Anyone done 10 x 10 aka German Volume Training?

I've re-built my squat back up to 5/4 x reps of 140 kg (4 sets, then I lighten it to 80kg and do 'as many as possible' for the last set), but the weight felt crushing, like I might do myself an injury. I've read that if I did some 1 rep max squats, that may alter my perception of lighter weights, but that kind of scares me and I can't guarantee I've got someone to spot for me.

I'm 52 and in fairly good nick, but really don't want to snap anything.

So I tried some German volume training and started with 60kg, 10 reps x 10 sets with 1 min strict between each set. That was fairly easy so the following week I used 70kg, that was hard. Then the following week 72.5kg and this week 75 kg, and I plan to continue to do this once per week, adding 2.5 kg each time, till I plateau, then have a re-think.

But I am liking this way of training and considering doing it for the bench press and lat pull downs.

I'm in-and-out the gym in well under half-an-hour and my legs feel like they've been stimulated.

Has anyone done GVT over a prolonged period of time? Did you find it effective? Will I find myself stronger when I go back to squatting heavy?
 
Based on the latest literature from RP strength, RTS, DDS, Schoenfeld etc it's essentially 'junk volume' and contrary to trying to acquire 'effective reps' as efficiently as possible.

It's like folk that do 20-rep squat sets with a weight that isn't their 10RM. The set is supposed to be a workout in itself not 'fluff' volume.

I used to do a lot of high volume squatting simply because I enjoy it as I'm anthropometrically suited to it, but it's still ineffective.

Once you've completed some form of novice linear progression, you want to perhaps incorporate DUP style training and using RPE/ RIR to assess accumulating effective reps. You don't have to 'max out' every session to get stronger, it's actually disadvantageous long term due to needing more recovery. You can get stronger leaving 2-4 reps in the tank for a single/ set.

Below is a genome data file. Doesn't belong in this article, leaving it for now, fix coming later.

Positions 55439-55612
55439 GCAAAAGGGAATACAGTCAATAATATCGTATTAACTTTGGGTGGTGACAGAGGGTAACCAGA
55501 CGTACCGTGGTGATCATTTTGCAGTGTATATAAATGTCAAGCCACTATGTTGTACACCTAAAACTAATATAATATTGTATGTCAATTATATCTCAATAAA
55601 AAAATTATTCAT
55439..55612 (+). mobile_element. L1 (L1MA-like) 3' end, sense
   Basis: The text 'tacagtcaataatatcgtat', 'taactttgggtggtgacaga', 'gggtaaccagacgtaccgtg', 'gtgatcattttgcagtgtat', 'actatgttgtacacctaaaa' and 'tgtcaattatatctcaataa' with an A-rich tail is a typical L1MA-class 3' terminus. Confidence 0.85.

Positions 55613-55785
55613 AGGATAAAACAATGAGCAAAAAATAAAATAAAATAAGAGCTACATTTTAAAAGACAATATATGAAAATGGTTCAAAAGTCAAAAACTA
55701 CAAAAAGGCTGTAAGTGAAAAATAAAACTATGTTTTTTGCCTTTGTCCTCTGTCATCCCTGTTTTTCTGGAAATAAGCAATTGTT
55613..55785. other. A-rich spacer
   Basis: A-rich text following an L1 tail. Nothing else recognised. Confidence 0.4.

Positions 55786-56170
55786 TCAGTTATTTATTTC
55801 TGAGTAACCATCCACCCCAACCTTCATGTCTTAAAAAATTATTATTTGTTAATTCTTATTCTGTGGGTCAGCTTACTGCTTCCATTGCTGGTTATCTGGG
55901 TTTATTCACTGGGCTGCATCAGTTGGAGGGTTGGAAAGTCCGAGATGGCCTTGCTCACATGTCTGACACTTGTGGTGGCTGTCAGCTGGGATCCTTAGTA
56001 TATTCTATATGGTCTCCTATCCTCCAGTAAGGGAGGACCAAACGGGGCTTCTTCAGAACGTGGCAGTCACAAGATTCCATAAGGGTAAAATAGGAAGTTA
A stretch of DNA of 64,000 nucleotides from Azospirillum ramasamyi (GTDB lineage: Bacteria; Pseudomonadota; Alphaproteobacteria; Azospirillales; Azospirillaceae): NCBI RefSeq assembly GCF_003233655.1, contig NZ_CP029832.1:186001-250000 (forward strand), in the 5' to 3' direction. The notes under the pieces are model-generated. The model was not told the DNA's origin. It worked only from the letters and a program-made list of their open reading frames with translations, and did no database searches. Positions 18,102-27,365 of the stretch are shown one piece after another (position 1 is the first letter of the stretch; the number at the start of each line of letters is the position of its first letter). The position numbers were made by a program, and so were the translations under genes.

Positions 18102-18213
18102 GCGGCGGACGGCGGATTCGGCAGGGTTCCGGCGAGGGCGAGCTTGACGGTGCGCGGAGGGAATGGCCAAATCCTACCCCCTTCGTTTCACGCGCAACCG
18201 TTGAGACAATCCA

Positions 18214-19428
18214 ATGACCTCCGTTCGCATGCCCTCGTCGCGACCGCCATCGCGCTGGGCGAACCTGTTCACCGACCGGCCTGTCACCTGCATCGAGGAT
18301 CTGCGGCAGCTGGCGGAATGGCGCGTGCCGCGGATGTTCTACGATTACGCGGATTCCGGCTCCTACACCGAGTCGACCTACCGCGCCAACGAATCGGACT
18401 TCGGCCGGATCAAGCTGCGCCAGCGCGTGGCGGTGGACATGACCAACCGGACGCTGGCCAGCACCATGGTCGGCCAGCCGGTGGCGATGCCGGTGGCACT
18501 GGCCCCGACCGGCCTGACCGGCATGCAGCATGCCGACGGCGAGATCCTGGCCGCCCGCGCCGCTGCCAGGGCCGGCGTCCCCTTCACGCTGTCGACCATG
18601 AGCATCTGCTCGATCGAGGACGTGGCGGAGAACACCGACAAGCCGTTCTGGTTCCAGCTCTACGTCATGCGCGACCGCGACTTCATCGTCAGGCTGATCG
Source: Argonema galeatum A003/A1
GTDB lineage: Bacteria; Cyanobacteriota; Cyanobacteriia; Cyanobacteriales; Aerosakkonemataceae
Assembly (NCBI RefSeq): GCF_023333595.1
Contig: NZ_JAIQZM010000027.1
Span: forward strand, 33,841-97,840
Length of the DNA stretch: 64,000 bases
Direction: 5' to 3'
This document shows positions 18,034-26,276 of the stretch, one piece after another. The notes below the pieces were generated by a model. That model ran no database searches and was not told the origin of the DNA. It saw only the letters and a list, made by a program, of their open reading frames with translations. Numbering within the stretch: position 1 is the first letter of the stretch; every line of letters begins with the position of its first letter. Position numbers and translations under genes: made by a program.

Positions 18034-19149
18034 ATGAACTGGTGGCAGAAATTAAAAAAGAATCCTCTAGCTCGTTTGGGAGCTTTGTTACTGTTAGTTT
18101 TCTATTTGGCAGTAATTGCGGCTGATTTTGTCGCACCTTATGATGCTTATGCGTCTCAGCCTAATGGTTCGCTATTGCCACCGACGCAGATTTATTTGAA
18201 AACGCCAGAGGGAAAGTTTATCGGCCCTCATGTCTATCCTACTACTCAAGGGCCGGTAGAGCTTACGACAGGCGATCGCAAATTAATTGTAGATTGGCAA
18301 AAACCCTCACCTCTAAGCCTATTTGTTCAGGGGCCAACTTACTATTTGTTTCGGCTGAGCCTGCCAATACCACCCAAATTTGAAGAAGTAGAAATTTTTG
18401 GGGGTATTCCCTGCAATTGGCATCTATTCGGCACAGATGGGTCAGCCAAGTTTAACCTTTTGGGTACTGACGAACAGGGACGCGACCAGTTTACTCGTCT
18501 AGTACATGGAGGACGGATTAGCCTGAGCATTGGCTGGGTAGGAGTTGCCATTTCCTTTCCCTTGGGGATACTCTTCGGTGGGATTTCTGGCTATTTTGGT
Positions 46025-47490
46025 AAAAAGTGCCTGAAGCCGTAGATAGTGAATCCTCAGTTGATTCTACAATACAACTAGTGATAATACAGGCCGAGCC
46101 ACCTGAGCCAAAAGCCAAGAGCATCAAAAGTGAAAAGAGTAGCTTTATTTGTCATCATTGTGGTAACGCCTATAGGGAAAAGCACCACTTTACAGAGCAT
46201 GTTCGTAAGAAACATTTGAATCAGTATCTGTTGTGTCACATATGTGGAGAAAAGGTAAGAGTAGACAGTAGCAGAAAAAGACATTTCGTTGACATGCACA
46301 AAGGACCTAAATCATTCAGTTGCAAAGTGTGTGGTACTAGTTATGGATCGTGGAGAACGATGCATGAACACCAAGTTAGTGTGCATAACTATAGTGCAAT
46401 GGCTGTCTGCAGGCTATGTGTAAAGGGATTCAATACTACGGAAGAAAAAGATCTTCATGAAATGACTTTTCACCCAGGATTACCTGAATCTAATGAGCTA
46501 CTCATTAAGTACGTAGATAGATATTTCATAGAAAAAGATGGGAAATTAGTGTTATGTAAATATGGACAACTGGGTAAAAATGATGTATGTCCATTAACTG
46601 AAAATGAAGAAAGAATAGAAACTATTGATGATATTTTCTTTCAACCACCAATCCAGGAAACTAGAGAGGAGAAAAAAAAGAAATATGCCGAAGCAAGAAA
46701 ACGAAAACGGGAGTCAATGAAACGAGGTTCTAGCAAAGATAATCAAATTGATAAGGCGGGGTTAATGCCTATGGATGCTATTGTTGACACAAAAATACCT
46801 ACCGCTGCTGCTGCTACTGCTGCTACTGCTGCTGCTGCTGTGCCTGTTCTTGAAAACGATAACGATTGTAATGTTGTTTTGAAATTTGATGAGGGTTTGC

I do a lot of squat singles @6-8 RPE. It ensures I retain the ability to express strength as a skill, without using a lot of my recovery budget for subsequent volume work.

Also incorporate movements that address weaknesses in a compound movement. My quads bottleneck my squat, as such I incorporate leg extensions, leg press, hack squats etc to address this (I can't front squat for shit).

Similarly for benching, my triceps bottleneck progress in this movement. As such I do a lot of close grip benching and tricep isolation work to break bench plateaus (it's got me from 135kg to 150kg this year).

Sorry for the verbose answer, it's a passionate hobby :smile:
 
Based on the latest literature from RP strength, RTS, DDS, Schoenfeld etc it's essentially 'junk volume' and contrary to trying to acquire 'effective reps' as efficiently as possible.

It's like folk that do 20-rep squat sets with a weight that isn't their 10RM. The set is supposed to be a workout in itself not 'fluff' volume.

I used to do a lot of high volume squatting simply because I enjoy it as I'm anthropometrically suited to it, but it's still ineffective.

Once you've completed some form of novice linear progression, you want to perhaps incorporate DUP style training and using RPE/ RIR to assess accumulating effective reps. You don't have to 'max out' every session to get stronger, it's actually disadvantageous long term due to needing more recovery. You can get stronger leaving 2-4 reps in the tank for a single/ set.

I do a lot of squat singles @6-8 RPE. It ensures I retain the ability to express strength as a skill, without using a lot of my recovery budget for subsequent volume work.